The story continues in verse 2 saying … “And, behold, they brought to him a man sick of the palsy, lying on a bed: and Jesus seeing their faith said unto the sick of the palsy; Son, be of good cheer; thy sins be forgiven thee.”  This portion of the story may have hidden meaning.  From a what is more important perspective; we suffer from our sins, more than we suffer from poor health.  Jesus attacks the more important problem with the blessing He offers.  But there may be more to it than that.  In the time of Christ, it is widely believed that disease only comes to those who “deserve it”.  Only sinners of unusual evil proclivity are attached with diseases to match their crimes.  This belief further states that it is not Satan who is allowed to torment them this way, but God Himself who punishes them for their evil.
The long-held view of a punishing God has yet to be extinguished even in our time.  Many Christians still hold to the idea that God is just waiting to “judge” the wicked and send them to hell for all the evil they have committed.  Many Christians further believe that the bad things that happen here, are just a taste of the punishment God has in mind for those who refuse to believe as they do.  In effect, we still believe AIDs attacks those who have sexually sinned.  Ebola attacks those who commit sins with animals (or at least that is how it started).  There is a whole host of misinformation to which the typical Christian mind looks for the punishing finger of God upon the wicked He is just waiting to kill in the flames.  And this with modern minds, and a complete Bible that should dispel this kind of thinking.  But it does not.  Negative interpretations, completely absent of the lens of Jesus Christ and what His life was to give witness to, support in the deceived mind, the continued idea of a punishing God.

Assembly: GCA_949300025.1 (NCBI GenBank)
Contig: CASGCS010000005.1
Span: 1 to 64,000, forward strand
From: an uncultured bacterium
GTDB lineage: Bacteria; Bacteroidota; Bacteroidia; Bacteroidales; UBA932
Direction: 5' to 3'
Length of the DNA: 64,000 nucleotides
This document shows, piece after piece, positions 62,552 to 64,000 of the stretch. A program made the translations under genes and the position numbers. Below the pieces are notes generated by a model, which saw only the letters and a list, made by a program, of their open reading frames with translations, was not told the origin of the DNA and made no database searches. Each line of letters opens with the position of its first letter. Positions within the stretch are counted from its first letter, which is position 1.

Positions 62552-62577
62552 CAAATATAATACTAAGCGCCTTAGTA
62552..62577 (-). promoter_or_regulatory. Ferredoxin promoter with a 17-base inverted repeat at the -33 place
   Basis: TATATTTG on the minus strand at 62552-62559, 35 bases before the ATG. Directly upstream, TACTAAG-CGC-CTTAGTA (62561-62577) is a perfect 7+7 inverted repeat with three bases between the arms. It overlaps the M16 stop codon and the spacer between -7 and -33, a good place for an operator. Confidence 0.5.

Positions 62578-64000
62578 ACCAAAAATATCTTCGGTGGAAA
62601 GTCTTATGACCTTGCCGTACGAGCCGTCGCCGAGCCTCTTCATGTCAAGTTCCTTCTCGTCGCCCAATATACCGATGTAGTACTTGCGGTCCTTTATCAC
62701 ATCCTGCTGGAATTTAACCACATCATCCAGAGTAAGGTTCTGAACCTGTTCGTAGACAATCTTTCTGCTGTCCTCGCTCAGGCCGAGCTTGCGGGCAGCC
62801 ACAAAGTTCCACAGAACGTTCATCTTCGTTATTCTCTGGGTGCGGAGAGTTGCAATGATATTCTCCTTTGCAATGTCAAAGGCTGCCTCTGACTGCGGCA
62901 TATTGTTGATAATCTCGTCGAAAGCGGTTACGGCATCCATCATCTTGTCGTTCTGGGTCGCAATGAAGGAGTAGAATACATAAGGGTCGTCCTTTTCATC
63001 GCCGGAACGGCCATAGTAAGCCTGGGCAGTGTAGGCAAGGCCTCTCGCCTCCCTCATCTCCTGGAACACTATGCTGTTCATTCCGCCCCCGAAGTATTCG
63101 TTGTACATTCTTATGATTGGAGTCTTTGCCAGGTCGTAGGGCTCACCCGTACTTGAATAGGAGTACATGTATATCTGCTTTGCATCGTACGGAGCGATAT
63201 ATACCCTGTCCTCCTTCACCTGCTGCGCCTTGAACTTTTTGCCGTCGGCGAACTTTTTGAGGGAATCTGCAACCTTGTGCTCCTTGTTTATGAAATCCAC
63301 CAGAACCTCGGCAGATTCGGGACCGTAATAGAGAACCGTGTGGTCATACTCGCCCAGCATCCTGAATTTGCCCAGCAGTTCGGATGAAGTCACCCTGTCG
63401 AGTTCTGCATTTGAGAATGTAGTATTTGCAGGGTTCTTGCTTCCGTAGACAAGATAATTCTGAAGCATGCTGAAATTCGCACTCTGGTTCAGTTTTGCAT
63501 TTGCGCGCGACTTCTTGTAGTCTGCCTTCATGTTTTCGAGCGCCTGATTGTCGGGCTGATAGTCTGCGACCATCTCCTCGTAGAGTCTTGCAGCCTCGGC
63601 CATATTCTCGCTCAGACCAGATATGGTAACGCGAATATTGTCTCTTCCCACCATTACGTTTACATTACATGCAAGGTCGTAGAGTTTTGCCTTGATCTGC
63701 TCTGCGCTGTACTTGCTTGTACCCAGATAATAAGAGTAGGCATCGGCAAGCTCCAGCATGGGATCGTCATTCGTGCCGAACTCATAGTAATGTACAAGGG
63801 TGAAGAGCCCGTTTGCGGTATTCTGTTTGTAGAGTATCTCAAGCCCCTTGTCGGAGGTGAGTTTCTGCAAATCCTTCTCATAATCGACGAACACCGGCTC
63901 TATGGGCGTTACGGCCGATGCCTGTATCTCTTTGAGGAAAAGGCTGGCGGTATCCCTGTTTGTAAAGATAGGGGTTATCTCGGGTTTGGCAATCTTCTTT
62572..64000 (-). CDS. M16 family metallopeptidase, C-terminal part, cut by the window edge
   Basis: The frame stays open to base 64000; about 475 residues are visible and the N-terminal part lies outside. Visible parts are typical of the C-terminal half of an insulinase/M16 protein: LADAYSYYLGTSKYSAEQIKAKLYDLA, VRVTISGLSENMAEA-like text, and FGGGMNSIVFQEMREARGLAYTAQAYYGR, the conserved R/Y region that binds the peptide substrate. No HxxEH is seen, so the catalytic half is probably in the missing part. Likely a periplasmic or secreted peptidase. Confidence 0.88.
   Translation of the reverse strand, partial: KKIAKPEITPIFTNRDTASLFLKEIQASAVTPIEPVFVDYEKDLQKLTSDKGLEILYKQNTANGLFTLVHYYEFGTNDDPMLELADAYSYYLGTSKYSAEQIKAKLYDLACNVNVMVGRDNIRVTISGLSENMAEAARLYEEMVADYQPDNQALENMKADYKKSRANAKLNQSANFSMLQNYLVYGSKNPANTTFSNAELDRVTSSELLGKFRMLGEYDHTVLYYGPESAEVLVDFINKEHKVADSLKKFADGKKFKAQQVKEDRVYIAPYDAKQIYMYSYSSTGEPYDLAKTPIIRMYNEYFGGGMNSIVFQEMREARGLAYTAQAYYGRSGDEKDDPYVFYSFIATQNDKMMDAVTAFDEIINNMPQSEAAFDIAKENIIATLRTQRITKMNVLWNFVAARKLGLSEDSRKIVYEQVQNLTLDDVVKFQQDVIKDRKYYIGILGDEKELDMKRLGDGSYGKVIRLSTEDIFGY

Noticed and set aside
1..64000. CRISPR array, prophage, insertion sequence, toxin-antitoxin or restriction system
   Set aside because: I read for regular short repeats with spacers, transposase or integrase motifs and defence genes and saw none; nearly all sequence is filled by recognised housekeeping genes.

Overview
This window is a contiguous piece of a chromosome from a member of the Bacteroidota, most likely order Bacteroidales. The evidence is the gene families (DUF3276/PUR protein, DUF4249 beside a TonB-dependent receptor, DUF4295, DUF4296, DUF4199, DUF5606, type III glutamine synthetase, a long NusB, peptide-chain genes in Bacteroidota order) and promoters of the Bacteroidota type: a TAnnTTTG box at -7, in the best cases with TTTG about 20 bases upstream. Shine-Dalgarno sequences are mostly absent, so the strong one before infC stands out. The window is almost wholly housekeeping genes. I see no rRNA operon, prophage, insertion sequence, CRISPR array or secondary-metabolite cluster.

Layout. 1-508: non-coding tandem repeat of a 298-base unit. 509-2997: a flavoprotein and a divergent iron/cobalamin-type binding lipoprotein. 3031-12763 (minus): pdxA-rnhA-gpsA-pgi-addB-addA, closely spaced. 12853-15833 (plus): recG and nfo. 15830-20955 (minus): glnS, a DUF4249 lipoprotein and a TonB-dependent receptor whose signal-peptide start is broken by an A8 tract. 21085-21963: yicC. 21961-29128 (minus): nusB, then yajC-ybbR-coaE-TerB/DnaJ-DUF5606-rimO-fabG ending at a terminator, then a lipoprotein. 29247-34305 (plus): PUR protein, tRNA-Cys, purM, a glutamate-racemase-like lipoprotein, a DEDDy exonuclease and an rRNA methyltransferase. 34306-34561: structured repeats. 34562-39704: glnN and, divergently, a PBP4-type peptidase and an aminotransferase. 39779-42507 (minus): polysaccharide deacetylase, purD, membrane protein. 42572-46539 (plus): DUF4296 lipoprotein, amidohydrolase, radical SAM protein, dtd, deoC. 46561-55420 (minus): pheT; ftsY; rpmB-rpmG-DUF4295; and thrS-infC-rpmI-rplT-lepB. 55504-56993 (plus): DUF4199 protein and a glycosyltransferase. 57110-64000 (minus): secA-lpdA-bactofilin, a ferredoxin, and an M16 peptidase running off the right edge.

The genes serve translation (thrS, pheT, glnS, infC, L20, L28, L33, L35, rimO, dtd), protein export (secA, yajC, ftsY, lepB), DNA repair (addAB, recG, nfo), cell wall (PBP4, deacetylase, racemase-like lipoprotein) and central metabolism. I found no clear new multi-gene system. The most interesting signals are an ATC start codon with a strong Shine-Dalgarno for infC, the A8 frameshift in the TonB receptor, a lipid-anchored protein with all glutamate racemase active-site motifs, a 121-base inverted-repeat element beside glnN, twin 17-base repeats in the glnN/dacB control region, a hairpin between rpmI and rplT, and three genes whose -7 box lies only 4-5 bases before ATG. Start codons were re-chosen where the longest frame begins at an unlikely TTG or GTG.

So when Jesus says to be of good cheer, and forgives the sins of this victim of palsy, He is undoing the source of why a man would suffer from disease in the first place.  The man is not healed.  But the man is no longer guilty either.  Jesus is destroying the link between the guilt of sin, and the condition of suffering we often find ourselves in.  It is not our sins that cause lung cancer, it is our continual smoking that does.  It is not our sins that cause liver disease, it is the tons of alcohol we consume.  It is not our sins that produce someone else as a bad driver and cause us harm.  They are simply careless, even if only for a moment.  Satan would punish us all.  God would provide us with relief from our suffering.  But there is a distinction.  Sin itself is a punishment.  You do not need additional harm, the harm is buried right in the sin itself.
When we gossip, we hurt people.  When we lie, we hurt people.  When we betray our spouses and our marriages we hurt them, hurting the people we claim to love most, and who do love us the most.  When we dishonor our parents, we cause them grief.  They are flawed, but they have loved us since we were so small we could barely lift our own heads.  Their motives have never been in doubt, but now our actions of rebellion sometimes are.  We treat our God much the same, when we dishonor Him as well.  There is no need for additional punishment for our crimes, our crimes are punishment enough.  When we come to realize this, it is often behind the pain of knowing who we hurt, how much, and why it was so unnecessary.  Our God would provide us relief from this suffering by changing us, and acting as a preventative from sin entirely.